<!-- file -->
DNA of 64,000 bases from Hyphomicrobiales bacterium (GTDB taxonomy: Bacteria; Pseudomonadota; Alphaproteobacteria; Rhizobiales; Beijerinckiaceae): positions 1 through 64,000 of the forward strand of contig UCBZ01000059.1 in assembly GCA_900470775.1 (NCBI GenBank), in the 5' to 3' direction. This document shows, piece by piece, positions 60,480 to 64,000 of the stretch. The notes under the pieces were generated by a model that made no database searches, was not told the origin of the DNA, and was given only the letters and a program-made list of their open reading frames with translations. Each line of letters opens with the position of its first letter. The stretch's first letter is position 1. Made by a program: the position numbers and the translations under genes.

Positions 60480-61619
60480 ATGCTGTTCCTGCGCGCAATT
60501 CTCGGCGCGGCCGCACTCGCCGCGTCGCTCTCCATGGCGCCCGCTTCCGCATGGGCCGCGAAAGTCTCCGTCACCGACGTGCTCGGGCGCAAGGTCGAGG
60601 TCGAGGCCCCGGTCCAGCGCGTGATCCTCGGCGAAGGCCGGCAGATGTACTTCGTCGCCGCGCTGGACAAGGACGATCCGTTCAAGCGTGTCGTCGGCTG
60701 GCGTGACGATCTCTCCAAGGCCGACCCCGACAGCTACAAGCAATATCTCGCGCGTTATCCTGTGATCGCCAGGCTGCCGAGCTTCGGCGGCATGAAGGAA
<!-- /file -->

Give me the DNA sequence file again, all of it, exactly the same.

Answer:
DNA of 64,000 bases from Hyphomicrobiales bacterium (GTDB taxonomy: Bacteria; Pseudomonadota; Alphaproteobacteria; Rhizobiales; Beijerinckiaceae): positions 1 through 64,000 of the forward strand of contig UCBZ01000059.1 in assembly GCA_900470775.1 (NCBI GenBank), in the 5' to 3' direction. This document shows, piece by piece, positions 60,480 to 64,000 of the stretch. The notes under the pieces were generated by a model that made no database searches, was not told the origin of the DNA, and was given only the letters and a program-made list of their open reading frames with translations. Each line of letters opens with the position of its first letter. The stretch's first letter is position 1. Made by a program: the position numbers and the translations under genes.

Positions 60480-61619
60480 ATGCTGTTCCTGCGCGCAATT
60501 CTCGGCGCGGCCGCACTCGCCGCGTCGCTCTCCATGGCGCCCGCTTCCGCATGGGCCGCGAAAGTCTCCGTCACCGACGTGCTCGGGCGCAAGGTCGAGG
60601 TCGAGGCCCCGGTCCAGCGCGTGATCCTCGGCGAAGGCCGGCAGATGTACTTCGTCGCCGCGCTGGACAAGGACGATCCGTTCAAGCGTGTCGTCGGCTG
60701 GCGTGACGATCTCTCCAAGGCCGACCCCGACAGCTACAAGCAATATCTCGCGCGTTATCCTGTGATCGCCAGGCTGCCGAGCTTCGGCGGCATGAAGGAA